Possible Signs Which Are Warning You of Cancer and Which Are Usually Ignored!

There is a big difference whether you diagnose the disease in early stage or later, that depends on recognizing the early symptoms on which depends weather you will survive.

In early stage of cancer there is a big chance to beat the cancer cells if you aware of it sooner than later.

There are different kinds of cancer so you should make regular checkups to your doctor if you notice any of these symptoms.

Sudden weight loss

Weight loss is common among people with cancer and is often the first noticeable sign of the disease. As many as 40% of people with cancer report unexplained weight loss at the time of diagnosis, and up to 80% of people with advanced cancer experience weight loss and cachexia, or wasting, which is the combination of weight loss and muscle mass loss. Weight loss and muscle wasting also often come with fatigue, weakness, loss of energy, and an inability to perform everyday tasks.

You may lose your weight when you have breast and lung cancer or colon cancer.

This is as a result of when cancer goes to the liver, it weakens its function, which is to eliminate toxins and regulate the appetite.

Shortness of Breath or Wheezing

Sometimes this sensation is described as a tight or crushing feeling in the chest. The spread of lung cancer can cause blockages in the major airways or the buildup of fluid around the lungs (pleural effusion), causing a shortness of breath.

Wheezing can be described as a high-pitched whistling that occurs when you breathe out. It’s caused by constricted air passages, which may be the result of a tumor.

Constant infections or fevers

A fever isn’t necessarily a cause for alarm. Fever seems to play a key role in fighting infection. Persistent fever can signal a hidden infection, which could be anything from a urinary tract infection to tuberculosis. In some cases, cancerous (malignant) conditions — such as lymphomas — cause prolonged or persistent fevers, as can some medications.

Chest pain and persistent cough

Cough:  A persistent cough that doesn’t go away is one of the most common symptoms of lung cancer.  Most people get a cough from time to time, but if it persists, produces a lot of mucus or has a deeper or hoarse sound then have it checked out. If you notice a friend or a family member persistently coughing advise them to see their family doctor. Do not dismiss a persistent cough as a ‘smoker’s cough‘.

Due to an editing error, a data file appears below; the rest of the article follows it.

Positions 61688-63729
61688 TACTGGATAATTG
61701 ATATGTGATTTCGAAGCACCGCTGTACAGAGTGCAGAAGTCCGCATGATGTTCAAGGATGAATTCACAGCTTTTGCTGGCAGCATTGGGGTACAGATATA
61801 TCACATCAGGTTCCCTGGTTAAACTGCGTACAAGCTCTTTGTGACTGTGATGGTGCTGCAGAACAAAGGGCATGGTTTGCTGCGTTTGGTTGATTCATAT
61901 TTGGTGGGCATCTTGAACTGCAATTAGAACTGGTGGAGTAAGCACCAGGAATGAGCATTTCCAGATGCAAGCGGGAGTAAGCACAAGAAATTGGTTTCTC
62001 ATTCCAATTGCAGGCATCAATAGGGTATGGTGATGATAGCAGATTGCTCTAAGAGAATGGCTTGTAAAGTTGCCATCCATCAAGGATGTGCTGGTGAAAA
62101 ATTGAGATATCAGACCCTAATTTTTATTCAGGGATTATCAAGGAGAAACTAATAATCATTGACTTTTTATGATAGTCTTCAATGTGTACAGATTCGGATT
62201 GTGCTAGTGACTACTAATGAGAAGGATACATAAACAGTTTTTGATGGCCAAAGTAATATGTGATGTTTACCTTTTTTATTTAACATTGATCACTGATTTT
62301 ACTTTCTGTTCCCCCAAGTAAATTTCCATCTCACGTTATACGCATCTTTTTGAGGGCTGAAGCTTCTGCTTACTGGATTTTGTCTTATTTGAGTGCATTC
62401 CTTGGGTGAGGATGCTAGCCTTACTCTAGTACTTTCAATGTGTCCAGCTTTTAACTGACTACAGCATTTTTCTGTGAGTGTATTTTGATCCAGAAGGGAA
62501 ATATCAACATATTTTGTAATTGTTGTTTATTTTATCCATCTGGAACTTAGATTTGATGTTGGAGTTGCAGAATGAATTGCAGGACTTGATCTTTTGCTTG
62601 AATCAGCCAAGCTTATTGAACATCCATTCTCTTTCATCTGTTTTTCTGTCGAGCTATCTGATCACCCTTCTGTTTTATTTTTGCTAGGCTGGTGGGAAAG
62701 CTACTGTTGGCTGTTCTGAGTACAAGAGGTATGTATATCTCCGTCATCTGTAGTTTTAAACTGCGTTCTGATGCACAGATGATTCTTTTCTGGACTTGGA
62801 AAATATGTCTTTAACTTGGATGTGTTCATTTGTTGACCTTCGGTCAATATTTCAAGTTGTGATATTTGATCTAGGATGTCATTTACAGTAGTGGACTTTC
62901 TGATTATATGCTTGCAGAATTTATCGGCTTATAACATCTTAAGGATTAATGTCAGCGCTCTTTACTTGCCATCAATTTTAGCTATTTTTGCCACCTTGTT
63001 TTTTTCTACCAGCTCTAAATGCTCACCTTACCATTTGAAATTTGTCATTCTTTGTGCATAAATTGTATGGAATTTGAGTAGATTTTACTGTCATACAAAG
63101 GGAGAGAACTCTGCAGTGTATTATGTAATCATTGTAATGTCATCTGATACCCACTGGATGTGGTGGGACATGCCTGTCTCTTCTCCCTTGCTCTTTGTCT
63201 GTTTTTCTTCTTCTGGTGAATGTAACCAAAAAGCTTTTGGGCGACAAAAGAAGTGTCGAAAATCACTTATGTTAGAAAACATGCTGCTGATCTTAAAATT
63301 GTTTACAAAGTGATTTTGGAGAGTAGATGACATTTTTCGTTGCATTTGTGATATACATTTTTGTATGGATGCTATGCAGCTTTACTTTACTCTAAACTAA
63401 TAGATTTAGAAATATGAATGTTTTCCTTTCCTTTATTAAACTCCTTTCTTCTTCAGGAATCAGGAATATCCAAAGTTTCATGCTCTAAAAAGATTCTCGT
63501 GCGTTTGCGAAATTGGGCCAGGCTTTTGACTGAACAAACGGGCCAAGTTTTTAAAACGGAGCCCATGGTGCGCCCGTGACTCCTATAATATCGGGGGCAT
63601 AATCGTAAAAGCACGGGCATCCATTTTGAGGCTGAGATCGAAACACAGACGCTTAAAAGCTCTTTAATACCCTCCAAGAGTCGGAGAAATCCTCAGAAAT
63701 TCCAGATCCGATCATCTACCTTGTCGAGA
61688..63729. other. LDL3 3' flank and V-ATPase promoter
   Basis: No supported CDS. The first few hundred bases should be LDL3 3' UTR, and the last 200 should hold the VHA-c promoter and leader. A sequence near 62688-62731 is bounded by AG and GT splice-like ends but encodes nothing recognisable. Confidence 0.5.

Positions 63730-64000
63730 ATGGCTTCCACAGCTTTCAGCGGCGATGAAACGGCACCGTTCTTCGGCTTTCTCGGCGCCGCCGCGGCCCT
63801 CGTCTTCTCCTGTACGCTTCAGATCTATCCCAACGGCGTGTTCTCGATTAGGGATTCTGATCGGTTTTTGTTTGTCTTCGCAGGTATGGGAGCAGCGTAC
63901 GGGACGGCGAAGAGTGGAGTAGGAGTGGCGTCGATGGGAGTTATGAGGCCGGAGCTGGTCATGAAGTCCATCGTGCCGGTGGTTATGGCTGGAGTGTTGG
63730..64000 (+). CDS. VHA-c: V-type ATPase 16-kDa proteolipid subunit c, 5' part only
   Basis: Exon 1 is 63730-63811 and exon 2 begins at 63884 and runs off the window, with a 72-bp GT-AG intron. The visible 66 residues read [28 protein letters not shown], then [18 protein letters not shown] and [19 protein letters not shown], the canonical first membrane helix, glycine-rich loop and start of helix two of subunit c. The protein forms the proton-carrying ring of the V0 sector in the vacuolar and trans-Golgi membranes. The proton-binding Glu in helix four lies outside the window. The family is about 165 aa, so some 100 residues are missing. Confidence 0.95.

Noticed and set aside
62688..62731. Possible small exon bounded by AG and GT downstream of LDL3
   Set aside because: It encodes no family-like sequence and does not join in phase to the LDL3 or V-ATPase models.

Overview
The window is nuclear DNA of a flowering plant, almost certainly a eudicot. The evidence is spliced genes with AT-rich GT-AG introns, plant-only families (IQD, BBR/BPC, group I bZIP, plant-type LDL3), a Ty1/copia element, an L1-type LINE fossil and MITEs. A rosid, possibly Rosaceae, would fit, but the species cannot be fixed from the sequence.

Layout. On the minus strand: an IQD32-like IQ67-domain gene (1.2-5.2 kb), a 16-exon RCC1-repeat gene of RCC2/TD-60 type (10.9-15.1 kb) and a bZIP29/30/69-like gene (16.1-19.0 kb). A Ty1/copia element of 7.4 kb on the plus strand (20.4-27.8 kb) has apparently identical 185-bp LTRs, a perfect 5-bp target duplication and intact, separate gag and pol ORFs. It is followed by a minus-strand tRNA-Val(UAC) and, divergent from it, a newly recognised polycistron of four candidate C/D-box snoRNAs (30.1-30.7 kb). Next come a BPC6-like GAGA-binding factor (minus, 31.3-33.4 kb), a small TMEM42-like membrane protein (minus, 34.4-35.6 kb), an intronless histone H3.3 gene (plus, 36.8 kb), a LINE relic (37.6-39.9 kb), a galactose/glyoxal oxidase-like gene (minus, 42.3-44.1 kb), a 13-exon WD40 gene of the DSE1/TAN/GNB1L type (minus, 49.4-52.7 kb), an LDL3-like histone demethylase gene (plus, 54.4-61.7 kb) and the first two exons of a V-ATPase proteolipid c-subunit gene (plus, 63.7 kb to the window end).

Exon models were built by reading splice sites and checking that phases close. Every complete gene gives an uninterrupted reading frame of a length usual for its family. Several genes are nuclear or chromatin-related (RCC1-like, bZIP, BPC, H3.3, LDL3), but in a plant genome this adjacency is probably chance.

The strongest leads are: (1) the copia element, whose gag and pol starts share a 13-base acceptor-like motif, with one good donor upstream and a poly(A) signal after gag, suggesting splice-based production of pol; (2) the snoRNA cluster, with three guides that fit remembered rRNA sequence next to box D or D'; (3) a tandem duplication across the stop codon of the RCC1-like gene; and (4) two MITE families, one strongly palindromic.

Chest Pain:  Chest pain can sometimes be the first sign of lung cancer and is usually caused from the tumor extending into the lung lining or the ribs and muscle of the chest wall.  Chest pain associated with lung cancer is often described as persistent, aching and dull.  Any incidence of chest pain should always be checked by a doctor.

Exhaustion and weakness

See your doctor if after getting enough sleep and rest you still feel weakness or fatigue.

Abnormal bleeding

Blood in the stool may be a sign of bowel cancer, and blood in the urine can be an indication of UTI, which can be a result of kidney or bladder cancer.

Irregular vaginal bleeding is the most common symptom of invasive cervical cancer. The bleeding may occur between menstrual periods or after sex. Sometimes, it shows as blood-streaked vaginal discharge, which often gets dismissed as spotting.

Vaginal bleeding can also occur in postmenopausal women who no longer have menstrual periods. This is never normal and could be a warning sign of cervical cancer or other serious problem. You should go to the doctor if this happens.

Bowel issues

Especially in the case of older people, the change in the bowel movements which persists longer than a month is a symptom of bowel cancer.

Unusual lumps or swelling

Persistent lumps or swelling in any part of your body should be taken seriously, including in the neck, armpit, stomach, groin, chest, breast or testicle. See your doctor to have it checked out.
Trouble swallowing

In the case of a throat or esophageal cancer, the person may have troubles swallowing or may feel that there is a food in the chest or throat that aggravates over time.

 

Pelvic or abdominal pain

If you feel pain in the pelvic or abdominal area that could be a sign of having ovarian cancer. Women who have not conceived and have cancer patients in their families are at higher risk to develop this disease.

 

 

Source: www.naturehealthandbeauty.com

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